Discovering a Hidden Nile River Branch: Unveiling the Enigma of the Pyramids

Discovering a Hidden Nile River Branch: Unveiling the Enigma of the Pyramids

A new study published in Communications Earth & Environment has shed light on the mystery of why the largest field of pyramids in Egypt is located several kilometers away from the Nile River. The study suggests that when the pyramids were built, they were situated next to a now-vanished branch of the Nile, which likely provided transportation for workers and materials.

The Nile River has changed over time due to climate change, floods, and droughts. As a result, civilizations and their settlements have moved with the river. By examining the landscape in Egypt, researchers have been able to uncover traces of the former river and its branches hidden beneath the land surface.

Previous research has provided evidence for the existence of ancient waterways and wetlands near the Giza pyramids. However, until now, there has not been a comprehensive map and understanding of the waterways that fed the extensive pyramid chain from Lisht to Giza in the past.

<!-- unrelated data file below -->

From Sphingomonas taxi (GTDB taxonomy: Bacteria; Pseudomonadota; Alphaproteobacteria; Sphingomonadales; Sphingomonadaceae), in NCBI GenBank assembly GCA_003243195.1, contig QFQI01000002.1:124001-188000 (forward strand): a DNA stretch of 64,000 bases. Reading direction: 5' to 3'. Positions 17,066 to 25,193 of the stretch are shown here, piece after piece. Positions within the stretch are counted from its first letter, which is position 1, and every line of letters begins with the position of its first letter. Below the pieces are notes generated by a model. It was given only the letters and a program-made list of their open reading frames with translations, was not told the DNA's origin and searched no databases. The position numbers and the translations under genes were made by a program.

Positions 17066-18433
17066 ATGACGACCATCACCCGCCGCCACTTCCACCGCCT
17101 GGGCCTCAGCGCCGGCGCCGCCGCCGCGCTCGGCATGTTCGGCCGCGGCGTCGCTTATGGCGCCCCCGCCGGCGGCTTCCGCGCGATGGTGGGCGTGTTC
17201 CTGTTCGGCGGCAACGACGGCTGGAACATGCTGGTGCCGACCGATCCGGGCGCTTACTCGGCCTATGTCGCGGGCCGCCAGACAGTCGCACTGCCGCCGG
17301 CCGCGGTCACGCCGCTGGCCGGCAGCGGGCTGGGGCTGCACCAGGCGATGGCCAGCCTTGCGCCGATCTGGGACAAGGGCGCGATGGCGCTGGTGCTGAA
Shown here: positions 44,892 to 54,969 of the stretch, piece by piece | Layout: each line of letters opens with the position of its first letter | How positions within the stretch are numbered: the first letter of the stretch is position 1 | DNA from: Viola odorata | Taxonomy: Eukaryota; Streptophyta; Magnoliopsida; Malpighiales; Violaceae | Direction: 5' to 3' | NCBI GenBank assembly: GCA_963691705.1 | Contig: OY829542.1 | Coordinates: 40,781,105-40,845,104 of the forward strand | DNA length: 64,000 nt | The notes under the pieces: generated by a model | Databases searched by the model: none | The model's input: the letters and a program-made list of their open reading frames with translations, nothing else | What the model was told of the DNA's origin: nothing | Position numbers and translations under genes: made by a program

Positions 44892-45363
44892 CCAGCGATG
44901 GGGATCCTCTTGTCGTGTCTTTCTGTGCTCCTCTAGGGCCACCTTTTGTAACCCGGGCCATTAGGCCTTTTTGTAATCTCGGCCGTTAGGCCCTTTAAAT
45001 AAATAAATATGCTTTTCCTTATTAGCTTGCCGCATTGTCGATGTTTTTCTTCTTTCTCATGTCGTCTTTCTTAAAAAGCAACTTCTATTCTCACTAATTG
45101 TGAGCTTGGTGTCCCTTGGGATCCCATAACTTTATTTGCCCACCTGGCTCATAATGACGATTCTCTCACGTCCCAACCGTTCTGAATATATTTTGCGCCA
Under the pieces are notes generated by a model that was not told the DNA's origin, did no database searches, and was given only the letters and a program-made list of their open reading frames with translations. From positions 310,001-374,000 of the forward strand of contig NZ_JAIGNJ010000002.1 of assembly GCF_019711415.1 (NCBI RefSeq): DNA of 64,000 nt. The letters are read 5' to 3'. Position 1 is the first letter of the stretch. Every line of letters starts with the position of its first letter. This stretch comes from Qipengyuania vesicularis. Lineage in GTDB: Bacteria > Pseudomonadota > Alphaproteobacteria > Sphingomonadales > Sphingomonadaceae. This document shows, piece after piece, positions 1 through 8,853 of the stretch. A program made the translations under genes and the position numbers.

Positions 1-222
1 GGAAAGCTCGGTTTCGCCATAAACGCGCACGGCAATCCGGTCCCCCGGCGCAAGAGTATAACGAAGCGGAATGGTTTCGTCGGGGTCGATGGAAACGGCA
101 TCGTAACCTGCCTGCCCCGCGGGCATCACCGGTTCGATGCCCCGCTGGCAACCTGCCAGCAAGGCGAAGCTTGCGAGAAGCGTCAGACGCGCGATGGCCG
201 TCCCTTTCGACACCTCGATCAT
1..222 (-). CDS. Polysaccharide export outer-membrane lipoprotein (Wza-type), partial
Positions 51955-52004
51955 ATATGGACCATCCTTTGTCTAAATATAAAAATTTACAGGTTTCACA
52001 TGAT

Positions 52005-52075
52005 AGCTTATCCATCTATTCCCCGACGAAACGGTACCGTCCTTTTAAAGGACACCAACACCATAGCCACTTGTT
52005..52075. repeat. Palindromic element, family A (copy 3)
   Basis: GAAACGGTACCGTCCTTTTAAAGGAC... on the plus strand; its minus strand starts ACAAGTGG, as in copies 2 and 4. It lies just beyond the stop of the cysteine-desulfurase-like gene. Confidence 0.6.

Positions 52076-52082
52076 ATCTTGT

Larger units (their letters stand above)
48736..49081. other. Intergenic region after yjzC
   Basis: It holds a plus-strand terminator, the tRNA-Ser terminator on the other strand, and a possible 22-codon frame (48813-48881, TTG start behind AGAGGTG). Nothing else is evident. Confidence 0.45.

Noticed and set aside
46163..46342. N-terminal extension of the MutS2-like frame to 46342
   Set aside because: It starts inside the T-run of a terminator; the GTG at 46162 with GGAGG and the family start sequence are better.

Using satellite imagery, high-resolution digital elevation data, and historical maps, researchers identified and traced the path of a previously unknown channel of the Nile called the Ahramat Branch. This branch once flowed along the Western Desert margin of the Nile floodplain, near the ancient pyramids.

Many of the pyramids built during the Old Kingdom and Middle Kingdom have causeways that lead to the Ahramat Branch. This suggests that the branch was active during multiple phases of pyramid construction and was likely used as a transportation waterway for workers and building materials.

The research also involved surveying the landscape, taking deep core samples of soil and sediment, and working with archaeologists, scientists, and local communities to gather more context for the study. The Ahramat Branch was found to have run for about 64 kilometers, with a depth between two and eight meters and a width between 200 and 700 meters.

Over time, the Ahramat Branch moved eastward and eventually water stopped flowing along it. The exact reasons for this are still unknown, but possibilities include the river gradually moving to a lower-lying floodplain, tectonic activity tilting the floodplain, or an increase in windblown sand filling up the river’s channel.

This research highlights the need for a multidisciplinary approach to river science in order to better understand dynamic river landscapes. It also emphasizes the importance of understanding and protecting rivers and the culturally significant sites connected to them.